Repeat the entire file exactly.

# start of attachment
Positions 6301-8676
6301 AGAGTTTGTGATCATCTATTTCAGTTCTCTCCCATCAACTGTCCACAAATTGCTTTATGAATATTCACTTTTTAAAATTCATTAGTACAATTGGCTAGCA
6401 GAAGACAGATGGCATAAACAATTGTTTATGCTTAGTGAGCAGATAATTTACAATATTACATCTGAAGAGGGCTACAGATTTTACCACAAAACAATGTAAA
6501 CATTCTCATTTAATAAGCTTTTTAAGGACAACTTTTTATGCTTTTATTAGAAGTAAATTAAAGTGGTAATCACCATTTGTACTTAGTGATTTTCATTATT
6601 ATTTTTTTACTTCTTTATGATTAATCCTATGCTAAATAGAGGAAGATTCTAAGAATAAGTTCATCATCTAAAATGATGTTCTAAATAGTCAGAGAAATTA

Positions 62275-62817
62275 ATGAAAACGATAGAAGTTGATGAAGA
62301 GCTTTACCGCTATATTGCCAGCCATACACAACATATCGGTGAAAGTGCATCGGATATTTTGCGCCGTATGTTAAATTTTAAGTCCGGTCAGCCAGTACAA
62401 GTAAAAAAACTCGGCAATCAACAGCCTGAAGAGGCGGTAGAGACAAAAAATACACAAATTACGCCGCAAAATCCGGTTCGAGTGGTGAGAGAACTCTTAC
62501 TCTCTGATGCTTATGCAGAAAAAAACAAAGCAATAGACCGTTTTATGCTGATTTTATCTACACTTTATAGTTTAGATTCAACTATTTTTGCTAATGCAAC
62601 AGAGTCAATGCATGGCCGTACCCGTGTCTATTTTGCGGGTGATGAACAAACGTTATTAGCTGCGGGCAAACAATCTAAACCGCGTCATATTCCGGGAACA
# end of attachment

Positions 6301-8676
6301 AGAGTTTGTGATCATCTATTTCAGTTCTCTCCCATCAACTGTCCACAAATTGCTTTATGAATATTCACTTTTTAAAATTCATTAGTACAATTGGCTAGCA
6401 GAAGACAGATGGCATAAACAATTGTTTATGCTTAGTGAGCAGATAATTTACAATATTACATCTGAAGAGGGCTACAGATTTTACCACAAAACAATGTAAA
6501 CATTCTCATTTAATAAGCTTTTTAAGGACAACTTTTTATGCTTTTATTAGAAGTAAATTAAAGTGGTAATCACCATTTGTACTTAGTGATTTTCATTATT
6601 ATTTTTTTACTTCTTTATGATTAATCCTATGCTAAATAGAGGAAGATTCTAAGAATAAGTTCATCATCTAAAATGATGTTCTAAATAGTCAGAGAAATTA

Positions 62275-62817
62275 ATGAAAACGATAGAAGTTGATGAAGA
62301 GCTTTACCGCTATATTGCCAGCCATACACAACATATCGGTGAAAGTGCATCGGATATTTTGCGCCGTATGTTAAATTTTAAGTCCGGTCAGCCAGTACAA
62401 GTAAAAAAACTCGGCAATCAACAGCCTGAAGAGGCGGTAGAGACAAAAAATACACAAATTACGCCGCAAAATCCGGTTCGAGTGGTGAGAGAACTCTTAC
62501 TCTCTGATGCTTATGCAGAAAAAAACAAAGCAATAGACCGTTTTATGCTGATTTTATCTACACTTTATAGTTTAGATTCAACTATTTTTGCTAATGCAAC
62601 AGAGTCAATGCATGGCCGTACCCGTGTCTATTTTGCGGGTGATGAACAAACGTTATTAGCTGCGGGCAAACAATCTAAACCGCGTCATATTCCGGGAACA